Kirkpatrick Genealogy - Coded Lines Summary

Kirkpatrick Genealogy


Coded Line Summaries


The purpose of this summary is to assist people in identifying which coded family they may be descended from. It it not meant to take the place of the more useful and more complete Kirkpatrick Newsletter. Bibliographies, Researchers, and additional information can be found in the original volumes.
Contact the Kirkpatrick Association for past volumes of the newsletter.

If you find I am leaving out any coded lines that have been in the Kirkpatrick Newsletter, please inform me of which ones and which issue they were in. If you find any errors in these summaries, please let me know. I scanned them in using OCR and may have missed some errors.

There are not coded lines for every state, since there is a great chance that branches in other states, particularly west of the Mississippi River, descend from one of the original colonies. The KA will only recognize new coded lines if they have at least three generations and preferrably go back to before 1800. (Otherwise, they become an "uncoded family).


Introduction: William (Bill) R. Kirkpatrick (dec.) of Santa Clara, CA started using the two letter state designations, plus a number, to code the early Kirkpatrick families. The state designation, such as PA for Pennsylvannia, is intended to indicate the best estimate of the region of origin in the United States of a particular family line of descent. The number is assigned in sequential manner as research turns up additional families. Some of these code assignments, NJ-1 thru NJ-7, were given in NL V.2, #4, pp 8-20.

There is, of course, a certain amount of ambiguity in the selection of the state of origin as census records, family tradition etc. do not always agree. An informal rule, that Bill and I (George Kirkpatrick, editor of Kirkpatrick Newsletter) used to develop a particular family line, was to permit only the first generation to be established by family tradition. This rule recognizes that there is some merit in the information handed down in a family but not documented, however, an additional record is needed to establish the origin state such as a county history.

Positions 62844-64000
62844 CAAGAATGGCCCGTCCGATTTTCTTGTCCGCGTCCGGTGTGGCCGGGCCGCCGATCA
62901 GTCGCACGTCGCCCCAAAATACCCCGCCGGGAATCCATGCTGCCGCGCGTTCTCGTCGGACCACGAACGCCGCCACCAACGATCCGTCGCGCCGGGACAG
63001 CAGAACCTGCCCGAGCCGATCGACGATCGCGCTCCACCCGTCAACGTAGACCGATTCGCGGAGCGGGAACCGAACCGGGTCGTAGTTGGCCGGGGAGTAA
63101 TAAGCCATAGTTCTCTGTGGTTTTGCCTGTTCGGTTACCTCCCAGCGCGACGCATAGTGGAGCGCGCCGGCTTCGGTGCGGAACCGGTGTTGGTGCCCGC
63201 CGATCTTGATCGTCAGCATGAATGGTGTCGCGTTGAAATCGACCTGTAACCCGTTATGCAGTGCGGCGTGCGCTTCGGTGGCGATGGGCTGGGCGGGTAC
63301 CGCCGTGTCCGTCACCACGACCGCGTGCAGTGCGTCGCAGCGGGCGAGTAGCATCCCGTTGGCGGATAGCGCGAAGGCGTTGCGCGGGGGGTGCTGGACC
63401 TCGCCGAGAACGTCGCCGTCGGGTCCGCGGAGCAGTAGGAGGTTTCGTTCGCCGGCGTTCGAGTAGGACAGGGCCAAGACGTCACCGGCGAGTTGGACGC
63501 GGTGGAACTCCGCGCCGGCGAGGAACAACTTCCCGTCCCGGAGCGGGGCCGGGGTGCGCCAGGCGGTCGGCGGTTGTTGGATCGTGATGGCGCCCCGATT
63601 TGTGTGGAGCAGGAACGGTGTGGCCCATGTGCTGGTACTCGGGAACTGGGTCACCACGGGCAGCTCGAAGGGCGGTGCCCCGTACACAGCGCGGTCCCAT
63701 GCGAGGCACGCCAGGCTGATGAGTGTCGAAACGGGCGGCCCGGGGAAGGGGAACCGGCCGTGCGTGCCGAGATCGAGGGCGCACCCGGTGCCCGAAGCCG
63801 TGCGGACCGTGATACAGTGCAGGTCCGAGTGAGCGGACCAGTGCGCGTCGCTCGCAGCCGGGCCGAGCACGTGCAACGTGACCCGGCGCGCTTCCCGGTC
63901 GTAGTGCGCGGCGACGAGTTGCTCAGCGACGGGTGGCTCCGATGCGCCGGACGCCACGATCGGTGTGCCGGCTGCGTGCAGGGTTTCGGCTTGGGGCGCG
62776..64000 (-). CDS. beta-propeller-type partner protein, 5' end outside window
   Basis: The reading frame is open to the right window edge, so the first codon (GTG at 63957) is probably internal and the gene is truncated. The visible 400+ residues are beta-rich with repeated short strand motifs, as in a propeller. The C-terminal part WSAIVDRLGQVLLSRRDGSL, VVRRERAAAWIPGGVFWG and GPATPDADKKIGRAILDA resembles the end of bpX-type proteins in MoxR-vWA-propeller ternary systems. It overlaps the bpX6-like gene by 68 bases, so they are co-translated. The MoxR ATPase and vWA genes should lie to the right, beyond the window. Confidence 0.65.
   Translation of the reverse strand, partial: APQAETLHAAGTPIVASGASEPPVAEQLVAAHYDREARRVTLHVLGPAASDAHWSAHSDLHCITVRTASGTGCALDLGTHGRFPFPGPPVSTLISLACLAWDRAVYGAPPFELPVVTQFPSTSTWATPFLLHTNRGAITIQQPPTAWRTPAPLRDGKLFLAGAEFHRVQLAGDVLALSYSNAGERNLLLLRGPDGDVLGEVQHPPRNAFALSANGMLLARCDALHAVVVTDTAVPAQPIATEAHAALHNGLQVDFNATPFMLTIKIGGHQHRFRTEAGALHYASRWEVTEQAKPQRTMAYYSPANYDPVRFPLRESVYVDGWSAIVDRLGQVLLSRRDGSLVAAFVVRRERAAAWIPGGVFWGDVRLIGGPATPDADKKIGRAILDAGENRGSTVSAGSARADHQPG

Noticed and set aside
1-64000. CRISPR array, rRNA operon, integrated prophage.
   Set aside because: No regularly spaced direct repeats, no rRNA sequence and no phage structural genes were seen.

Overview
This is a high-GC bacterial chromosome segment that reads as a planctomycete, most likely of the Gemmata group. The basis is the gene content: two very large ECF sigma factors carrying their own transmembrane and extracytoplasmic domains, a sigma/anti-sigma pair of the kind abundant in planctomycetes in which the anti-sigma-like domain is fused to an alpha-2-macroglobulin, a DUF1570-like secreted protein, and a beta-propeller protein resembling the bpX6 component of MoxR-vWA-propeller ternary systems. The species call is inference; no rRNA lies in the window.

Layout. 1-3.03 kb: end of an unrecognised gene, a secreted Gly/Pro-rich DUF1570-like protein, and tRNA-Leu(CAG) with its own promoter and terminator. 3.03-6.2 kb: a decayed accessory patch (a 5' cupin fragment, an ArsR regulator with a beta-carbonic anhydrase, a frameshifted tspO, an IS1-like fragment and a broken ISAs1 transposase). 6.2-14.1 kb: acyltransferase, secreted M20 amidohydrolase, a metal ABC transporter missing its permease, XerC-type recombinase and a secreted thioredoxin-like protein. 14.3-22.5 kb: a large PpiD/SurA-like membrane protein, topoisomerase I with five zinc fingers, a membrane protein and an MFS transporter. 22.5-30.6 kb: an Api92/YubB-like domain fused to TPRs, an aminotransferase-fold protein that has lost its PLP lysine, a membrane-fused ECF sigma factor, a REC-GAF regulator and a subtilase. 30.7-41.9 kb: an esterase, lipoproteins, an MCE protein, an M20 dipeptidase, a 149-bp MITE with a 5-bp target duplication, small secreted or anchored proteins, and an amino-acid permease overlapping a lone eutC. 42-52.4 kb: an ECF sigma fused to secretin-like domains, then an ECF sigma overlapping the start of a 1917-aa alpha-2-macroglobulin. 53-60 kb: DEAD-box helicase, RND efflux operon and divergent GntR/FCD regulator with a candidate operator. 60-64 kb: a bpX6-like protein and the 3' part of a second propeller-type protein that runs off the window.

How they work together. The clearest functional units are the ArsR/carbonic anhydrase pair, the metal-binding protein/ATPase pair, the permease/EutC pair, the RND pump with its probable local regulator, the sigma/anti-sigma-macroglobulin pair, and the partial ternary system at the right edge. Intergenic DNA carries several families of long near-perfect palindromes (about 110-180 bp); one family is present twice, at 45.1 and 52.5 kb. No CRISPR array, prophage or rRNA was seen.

The data for the succeeding generations should be verified by the usual methods such as family records (Bible), county histories, census, tax records, deeds, wills etc. By extension, the informal rule also restricted the use of family tradition to bridge a generation gap. Two files would be maintained, such as a PA-# and an OH-# until a connection could be verified. The association recommends that sources be shown for all early entries, however, the association cannot assure the accuracy of data presented in the newsletter.

Entries followed by the initials WRK are taken from Bill's files for work that he completed prior to January 1990. Some other abbreviations, as follows, are also used for words used repetitively.

AFN allied family names (by marriage, first two generations)
b born
bib bibliography (N/A-Order original newsletter)
bio biography
ca approximately (circa)
cem cemetery
ch children
Co county
d died
f father
gf/gm grandfather/grandmother
ggf/ggm great grandfather etc.
K - Kirkpatrick
KA Kirkpatrick Association
KNL Kirkpatrick Newsletter (a publication of KA)
m married
P/pp page/(s)
RAP researcher/author/publisher (N/A-Order original newsletter)
TAR The American Register (John L. Shawver, editor)
v - Volume



New Jersey
North Carolina
Ohio (OH 1-9)
South Carolina

Scotland & Ireland

Coming soon...

Additional OH lines (OH 10-23)
Updates on KY lines


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This page created 01 Sep 1997 (revised 16 Dec 1997) by Daniel C. Kirkpatrick (

©1997 Daniel C. Kirkpatrick
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